By Yerushka Chetty
Black First Land First (BLF) President, Andile Mngxitama, was banned today for 30 days for quoting W.E.B. Du Bios on “Double Consciousness”.
In introducing Du Bios‘ quote on Facebook the BLF President said:
“Down with apartheid! Viva die Bokke! A case of acute ‘double consciousness’ …
Black South Africans suffer from the same disease as the black people in the USA. The black sociologist Du Bois called it “double consciousness”. Blacks in SA want freedom that would put black pride first. However (a)t the same time they love whiteness”.
He then added the following quote where Du Bois expounds on “double consciousness”:
“It is a peculiar sensation, this double-consciousness, this sense of always looking at one’s self through the eyes of others, of measuring one’s soul by the tape of a world that looks on in amused contempt and pity. One ever feels his two-ness, an American, a Negro; two souls, two thoughts, two unreconciled strivings; two warring ideals in one dark body, whose dogged strength alone keeps it from being torn asunder”.
It was Comrade Mngxitama’s reference to this quote on Facebook that irked the social media giant into banning him for a month. Many were perplexed as to why referencing Du Bois’ teachings in this regard was “found not to meet community standards”, as decided by Facebook.
W. E. B. Du Bois coined the phrase “double-consciousness” to describe a person with a divided identity in relation to the black experience. He first employed it in “Strivings of the Negro People” which was published in 1897 in Atlantic Monthly, and subsequently under the rubric “Of Our Spiritual Strivings” in his 1903 book The Souls of Black Folk.
Du Bios clearly states that black Americans have double consciousness in that they look at themselves through the eyes of whiteness and at the same time have a separate perception of self that is in constant conflict with what whiteness reflects back to them. Ultimately, the external perception of whiteness wins because the society that black Americans navigate through daily is designed and tightly controlled by (and for) white supremacy.
I agree with Mngxitama’s suggestion that the concept of “double consciousness”, as a theoretical tool of analysis in relation to the black experience, clarifies the dilemma of the black person towards challenging and eradicating slavery and all forms of injustice.
Try observing yourself with no judgement. Observe your thoughts and ways in which you receive affirmation of self. Is the affirmation of selfworth coming from the inside going out or is it from the external environment going inwards. In other words, how much does your self worth depend on another person or image affirming you?
We live in a society that reminds us constantly why we are unworthy of anything meaningful, including love. It reminds us that as black people – the broke, the poorly educated, the homeless, the landless – we deserve nothing. We are taught that love and affection, for instance, is something we must chase after another person for, and not something we can produce internally. We are deeply wounded, without tools to heal ourselves. All the platforms we rely on – be it the media, television, film, education, economy, the system – are all controlled and designed by white power to produce images and knowledge that make and perpetuate whites as superior and blacks as inferior.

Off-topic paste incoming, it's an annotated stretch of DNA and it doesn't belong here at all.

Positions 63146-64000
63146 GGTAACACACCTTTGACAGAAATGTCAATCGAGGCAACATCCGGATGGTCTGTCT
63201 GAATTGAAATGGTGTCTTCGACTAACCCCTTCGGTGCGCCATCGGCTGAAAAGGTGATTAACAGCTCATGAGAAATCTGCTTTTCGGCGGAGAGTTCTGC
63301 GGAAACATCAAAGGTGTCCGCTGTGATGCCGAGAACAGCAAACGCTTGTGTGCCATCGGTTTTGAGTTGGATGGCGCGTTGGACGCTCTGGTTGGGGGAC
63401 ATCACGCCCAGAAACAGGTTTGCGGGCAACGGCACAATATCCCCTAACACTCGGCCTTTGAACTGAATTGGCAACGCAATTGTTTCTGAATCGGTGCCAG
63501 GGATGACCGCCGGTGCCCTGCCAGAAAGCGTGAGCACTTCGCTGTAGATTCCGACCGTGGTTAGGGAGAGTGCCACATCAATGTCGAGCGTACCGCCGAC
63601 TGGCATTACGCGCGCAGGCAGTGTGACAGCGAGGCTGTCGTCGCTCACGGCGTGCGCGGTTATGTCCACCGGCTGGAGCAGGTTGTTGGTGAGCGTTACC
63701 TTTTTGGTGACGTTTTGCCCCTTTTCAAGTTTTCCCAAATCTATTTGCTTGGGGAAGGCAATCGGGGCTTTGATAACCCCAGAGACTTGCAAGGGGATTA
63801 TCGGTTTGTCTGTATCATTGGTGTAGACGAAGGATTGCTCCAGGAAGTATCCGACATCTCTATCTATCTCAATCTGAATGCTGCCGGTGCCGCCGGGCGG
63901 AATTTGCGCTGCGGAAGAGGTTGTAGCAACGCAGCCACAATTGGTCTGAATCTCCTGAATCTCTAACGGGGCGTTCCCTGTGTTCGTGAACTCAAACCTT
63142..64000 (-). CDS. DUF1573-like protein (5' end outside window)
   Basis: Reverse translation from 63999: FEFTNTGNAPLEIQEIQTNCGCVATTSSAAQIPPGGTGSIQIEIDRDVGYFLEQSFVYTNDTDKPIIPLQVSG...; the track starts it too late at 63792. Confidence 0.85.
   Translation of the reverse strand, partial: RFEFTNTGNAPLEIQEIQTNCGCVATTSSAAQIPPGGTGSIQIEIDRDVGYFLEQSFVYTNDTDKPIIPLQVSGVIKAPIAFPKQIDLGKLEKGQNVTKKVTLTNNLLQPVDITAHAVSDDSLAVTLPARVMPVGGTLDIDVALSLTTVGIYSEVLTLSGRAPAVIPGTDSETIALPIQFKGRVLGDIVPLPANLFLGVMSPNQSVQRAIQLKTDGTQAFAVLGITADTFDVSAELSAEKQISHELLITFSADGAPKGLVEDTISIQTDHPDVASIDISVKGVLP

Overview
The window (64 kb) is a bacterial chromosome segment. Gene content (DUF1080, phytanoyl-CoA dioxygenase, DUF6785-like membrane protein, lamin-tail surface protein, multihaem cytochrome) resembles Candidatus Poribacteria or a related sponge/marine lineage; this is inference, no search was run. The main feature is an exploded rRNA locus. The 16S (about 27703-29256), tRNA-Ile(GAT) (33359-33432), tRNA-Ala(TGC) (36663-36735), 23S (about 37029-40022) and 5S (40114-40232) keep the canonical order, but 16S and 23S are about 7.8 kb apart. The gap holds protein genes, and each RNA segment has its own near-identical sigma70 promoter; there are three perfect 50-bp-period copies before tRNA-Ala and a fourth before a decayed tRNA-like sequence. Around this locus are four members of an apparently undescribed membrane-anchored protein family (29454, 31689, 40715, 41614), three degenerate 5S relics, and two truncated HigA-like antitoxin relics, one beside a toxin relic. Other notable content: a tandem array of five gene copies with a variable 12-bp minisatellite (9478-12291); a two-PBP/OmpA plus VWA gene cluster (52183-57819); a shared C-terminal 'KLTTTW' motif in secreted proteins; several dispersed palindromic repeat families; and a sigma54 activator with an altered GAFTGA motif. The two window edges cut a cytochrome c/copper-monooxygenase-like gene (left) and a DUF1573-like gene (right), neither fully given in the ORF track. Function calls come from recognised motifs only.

No matter what we do or say as long as we chase external forces in a white supremacist society to affirm our worth as black people we will always fall short, we will always feel unworthy. The BLF President is correct here. Inasmuch as we want freedom as black people we fall short because we love whiteness more. We live in a white supremacist society. Everything that is loved, affirmed and appreciated as good in South Africa (SA) is white. This is what we as blacks aspire to as well. We see it as the only route available for us to affirm our worth. We must mimic whiteness to stand a chance of being worthy.
This is an oxymoronic existence as whiteness obeys its structural logic – it dehumanizes blacks, it robs us of self worth, of black expression and of everything else! It is the double consciousness that Du Bois speaks of and Mngxitama expounds – blacks want freedom while at the same time we love whiteness.
Du Bois elaborates this point further in the context of the blacks in the U.S.:
“The history of the American Negro is the history of this strife- this longing to attain self-conscious manhood, to merge his double self into a better and truer self. In this merging he wishes neither of the older selves to be lost. He does not wish to Africanize America, for America has too much to teach the world and Africa. He wouldn’t bleach his Negro blood in a flood of white Americanism, for he knows that Negro blood has a message for the world. He simply wishes to make it possible for a man to be both a Negro and an American without being cursed and spit upon by his fellows, without having the doors of opportunity closed roughly in his face”
Coming back to the banning order on the BLF President – Facebook like the other social media platforms Twitter and Google have been consistently contemptuous of the radical, black consciousness leader, (who clearly doesn’t suffer from “double consciousness “), expressing black radical thought. Freedom of expression it seems is a fundamental right that’s the preserve of whiteness. To this extent the social media technical companies are proving to be instruments of control, not of freedom of expression.
This is not surprising. Cde Mngxitama has been suspended and banned by Facebook and Twitter, on numerous occasions for simply calling out racism. He is now banned by Facebook for just quoting Du Bois. How can that be a violation of community standards? Oh, there’s two community standards – one for whites, another for blacks. It now seems that no prior transgression is required for the BLF President to be banned by Facebook.